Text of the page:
Matt Barkley's college career is over

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Matt Barkley's college career is over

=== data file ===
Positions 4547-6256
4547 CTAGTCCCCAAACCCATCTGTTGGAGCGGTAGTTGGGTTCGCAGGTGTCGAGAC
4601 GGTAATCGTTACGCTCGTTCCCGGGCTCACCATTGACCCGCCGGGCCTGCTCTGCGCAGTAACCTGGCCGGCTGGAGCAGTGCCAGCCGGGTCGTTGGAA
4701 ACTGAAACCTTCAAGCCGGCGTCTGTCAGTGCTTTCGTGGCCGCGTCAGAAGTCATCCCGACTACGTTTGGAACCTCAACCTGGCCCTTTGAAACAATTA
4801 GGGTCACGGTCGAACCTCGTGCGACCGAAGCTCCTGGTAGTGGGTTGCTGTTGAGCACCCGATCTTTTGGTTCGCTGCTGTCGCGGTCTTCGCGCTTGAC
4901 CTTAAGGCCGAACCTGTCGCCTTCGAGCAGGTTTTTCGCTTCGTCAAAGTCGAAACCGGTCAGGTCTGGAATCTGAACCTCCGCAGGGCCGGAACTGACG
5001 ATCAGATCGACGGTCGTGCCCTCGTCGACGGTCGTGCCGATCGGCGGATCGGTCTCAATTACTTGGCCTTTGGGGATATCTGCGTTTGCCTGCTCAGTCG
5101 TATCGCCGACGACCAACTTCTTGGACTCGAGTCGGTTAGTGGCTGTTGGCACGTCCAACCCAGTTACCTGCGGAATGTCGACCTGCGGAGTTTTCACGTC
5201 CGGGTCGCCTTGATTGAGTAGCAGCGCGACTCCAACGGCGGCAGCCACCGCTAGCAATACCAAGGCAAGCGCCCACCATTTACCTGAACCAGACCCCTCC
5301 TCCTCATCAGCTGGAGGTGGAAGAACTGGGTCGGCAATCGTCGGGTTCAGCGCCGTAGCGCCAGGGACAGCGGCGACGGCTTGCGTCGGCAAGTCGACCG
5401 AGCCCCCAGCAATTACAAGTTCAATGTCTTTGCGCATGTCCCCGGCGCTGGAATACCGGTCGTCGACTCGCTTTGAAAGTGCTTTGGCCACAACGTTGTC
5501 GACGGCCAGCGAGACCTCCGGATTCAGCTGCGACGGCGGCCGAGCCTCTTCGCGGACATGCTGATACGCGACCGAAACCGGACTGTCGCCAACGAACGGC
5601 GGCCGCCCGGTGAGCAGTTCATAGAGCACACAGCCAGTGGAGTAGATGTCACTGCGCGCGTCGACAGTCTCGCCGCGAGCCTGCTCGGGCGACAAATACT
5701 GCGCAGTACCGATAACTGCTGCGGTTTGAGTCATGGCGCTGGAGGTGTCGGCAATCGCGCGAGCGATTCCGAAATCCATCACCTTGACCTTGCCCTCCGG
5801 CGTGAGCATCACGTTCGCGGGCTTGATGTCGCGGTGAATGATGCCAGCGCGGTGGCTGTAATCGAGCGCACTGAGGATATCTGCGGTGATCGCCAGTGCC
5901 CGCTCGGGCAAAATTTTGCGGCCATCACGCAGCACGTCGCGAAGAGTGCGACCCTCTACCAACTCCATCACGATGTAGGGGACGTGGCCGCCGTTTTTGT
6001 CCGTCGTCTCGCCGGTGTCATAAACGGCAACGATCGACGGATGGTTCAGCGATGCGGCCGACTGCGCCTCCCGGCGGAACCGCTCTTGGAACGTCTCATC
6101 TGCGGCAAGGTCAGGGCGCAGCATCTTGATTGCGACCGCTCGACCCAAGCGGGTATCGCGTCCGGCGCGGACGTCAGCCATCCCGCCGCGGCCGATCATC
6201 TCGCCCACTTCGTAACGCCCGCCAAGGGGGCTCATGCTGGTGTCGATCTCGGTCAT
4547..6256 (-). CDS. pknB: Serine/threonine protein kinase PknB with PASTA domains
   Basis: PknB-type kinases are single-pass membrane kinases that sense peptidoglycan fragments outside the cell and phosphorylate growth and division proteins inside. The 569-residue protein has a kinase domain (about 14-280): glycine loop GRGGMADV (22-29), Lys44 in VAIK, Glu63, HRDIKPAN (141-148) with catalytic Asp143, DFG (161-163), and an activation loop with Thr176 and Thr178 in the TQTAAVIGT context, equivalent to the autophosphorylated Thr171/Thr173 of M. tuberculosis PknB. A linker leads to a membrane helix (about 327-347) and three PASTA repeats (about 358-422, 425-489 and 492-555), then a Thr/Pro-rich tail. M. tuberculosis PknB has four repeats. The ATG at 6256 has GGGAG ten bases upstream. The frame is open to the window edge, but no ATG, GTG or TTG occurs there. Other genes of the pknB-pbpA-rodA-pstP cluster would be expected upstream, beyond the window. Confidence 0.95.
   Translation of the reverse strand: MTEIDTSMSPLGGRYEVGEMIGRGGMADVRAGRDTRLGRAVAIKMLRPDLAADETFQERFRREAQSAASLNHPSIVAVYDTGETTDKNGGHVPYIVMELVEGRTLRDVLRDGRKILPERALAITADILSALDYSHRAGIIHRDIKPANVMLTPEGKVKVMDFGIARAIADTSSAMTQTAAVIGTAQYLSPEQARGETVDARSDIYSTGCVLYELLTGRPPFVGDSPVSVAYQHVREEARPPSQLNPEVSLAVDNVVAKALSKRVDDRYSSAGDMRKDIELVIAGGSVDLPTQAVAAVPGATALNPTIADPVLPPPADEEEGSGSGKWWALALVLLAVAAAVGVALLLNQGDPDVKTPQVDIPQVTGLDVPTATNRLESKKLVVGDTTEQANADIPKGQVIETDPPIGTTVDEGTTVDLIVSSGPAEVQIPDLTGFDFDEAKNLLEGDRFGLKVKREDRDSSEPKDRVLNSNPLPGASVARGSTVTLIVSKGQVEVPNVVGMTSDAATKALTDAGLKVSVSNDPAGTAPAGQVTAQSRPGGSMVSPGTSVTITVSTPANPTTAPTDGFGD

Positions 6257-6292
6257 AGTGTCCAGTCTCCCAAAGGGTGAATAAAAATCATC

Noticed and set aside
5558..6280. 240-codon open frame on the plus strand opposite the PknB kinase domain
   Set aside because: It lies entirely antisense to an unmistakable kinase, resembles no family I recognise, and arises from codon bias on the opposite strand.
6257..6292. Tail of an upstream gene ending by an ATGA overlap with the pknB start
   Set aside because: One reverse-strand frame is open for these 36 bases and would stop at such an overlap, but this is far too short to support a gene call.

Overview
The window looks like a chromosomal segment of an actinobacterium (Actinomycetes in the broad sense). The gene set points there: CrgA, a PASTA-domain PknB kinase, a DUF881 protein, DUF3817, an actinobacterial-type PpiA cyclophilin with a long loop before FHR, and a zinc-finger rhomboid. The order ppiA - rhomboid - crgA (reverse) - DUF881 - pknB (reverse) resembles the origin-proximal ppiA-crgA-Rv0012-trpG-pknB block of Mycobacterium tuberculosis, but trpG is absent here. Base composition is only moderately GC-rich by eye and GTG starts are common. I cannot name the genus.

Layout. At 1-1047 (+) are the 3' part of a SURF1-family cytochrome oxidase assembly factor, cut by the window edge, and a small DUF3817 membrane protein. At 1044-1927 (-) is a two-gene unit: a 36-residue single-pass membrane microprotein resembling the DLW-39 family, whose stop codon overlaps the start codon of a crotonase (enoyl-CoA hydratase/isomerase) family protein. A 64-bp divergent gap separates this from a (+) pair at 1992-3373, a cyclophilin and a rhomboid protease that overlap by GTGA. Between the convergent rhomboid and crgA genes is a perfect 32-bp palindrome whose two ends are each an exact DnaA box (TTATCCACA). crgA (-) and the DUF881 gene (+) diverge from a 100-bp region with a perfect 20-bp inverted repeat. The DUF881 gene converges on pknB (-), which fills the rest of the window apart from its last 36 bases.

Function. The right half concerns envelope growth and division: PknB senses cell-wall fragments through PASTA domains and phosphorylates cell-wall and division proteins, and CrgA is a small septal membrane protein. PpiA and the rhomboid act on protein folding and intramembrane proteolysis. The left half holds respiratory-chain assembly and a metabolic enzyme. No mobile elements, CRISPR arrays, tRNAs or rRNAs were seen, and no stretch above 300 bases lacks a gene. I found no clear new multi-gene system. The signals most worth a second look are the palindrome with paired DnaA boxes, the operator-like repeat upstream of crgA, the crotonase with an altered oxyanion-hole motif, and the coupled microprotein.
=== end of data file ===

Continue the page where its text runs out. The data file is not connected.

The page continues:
From Comcast SportsNetEL PASO, Texas (AP) -- Matt Barkley came to Southern California as a hot-shot recruit, seemingly destined to be the Trojans' next star quarterback. For the most part he delivered on that promise during a record-breaking four-year run as USC's starter.Barkley, though, won't get to give a grand finale.He won't play in the Sun Bowl against Georgia Tech on New Year's Eve because of a lingering injury to his right shoulder. Doctor's didn't clear him to play, coach Lane Kiffin said."It's a tough day," Barkley said. "As you heard from Coach Kiffin I won't be playing on the 31st. I've worked as hard as I could to get back for this game, but nature's not allowing it and the doctors aren't allowing it, which is the most important thing. They're looking out for my best interest, and I trust their judgment in how things have turned out.Kiffin said Max Wittek will start. The redshirt freshman will be making his second career start."I'm still here for the guys and still trying to help Max and even Cody (Kessler), if he needs to play -- to help those guys get ready and with the game plan. I'm trying to be here as much as I can for this team to finish strong."Barkley's throwing shoulder was injured during USC's second-to-last game against UCLA and he didn't play in the season-finale against Notre Dame. Wittek started the game and the Trojans lost to the Fighting Irish to fall to 7-5 on the season."I know he wanted to play," Kiffin said. "He wanted to finish on a good note. He's not been hurt very much in his four years here, but unfortunately when he has he's missed some really big games."Barkley was a celebrated prospect from southern California-- he went to the same high school as Heisman Trophy winner Matt Leinart -- who grew up dreaming of playing for USC. He won the starting job as a freshman in 2009, beat Ohio State on the road in second game of his career and appeared on the way to becoming a college football star to rival Leinart, Carson Palmer and Mark Sanchez.Barkley went on to rewrite the Pac-12 record book during a USC-record 47 starts over four seasons, becoming the conference leader in touchdown passes, yards passing, completions and total offense.But so much more was expected from him and the Trojans this season, when Barkley announced last January that he would return for his senior year.Coming off a 10-2 season, and out of a two-year stay in NCAA jail for rules violations, USC started this season ranked No. 1 and a consensus national title contender. Barkley was the Heisman Trophy favorite and an almost certain high first-round NFL draft pick.Neither he nor the Trojans could reach those high expectations.Barkley was not bad. He threw for 3,273 yards in 11 games and 36 touchdowns. But he also threw 15 interceptions, the most since his freshman season."I'm at peace. Yeah, absolutely," Barkley said. "I try to find peace in every situation. It's not what I thought would happen, it's not I don't think the most ideal situation. But at the same time, I do have peace and I know that whatever the case is right now, I can make it into a great case come April (in the NFL draft), which is what my goal is now."He will end his career having played in the postseason just once. He led USC to a victory against Boston College in the Emerald Bowl in 09 as a freshman.Barkley, the only three-time captain in USC history, owns 20 school records and 10 Pac-12 records. He is the Pac-12's leader in total offense (12,214), yards passing (12,327), completions (1,001), TD passes (116) and combined rushing and passing TDs (122). He's also the only player in league history to have 2,500 yards or more of total offense four times."I think that Matt has had a great career here at USC," Kiffin said.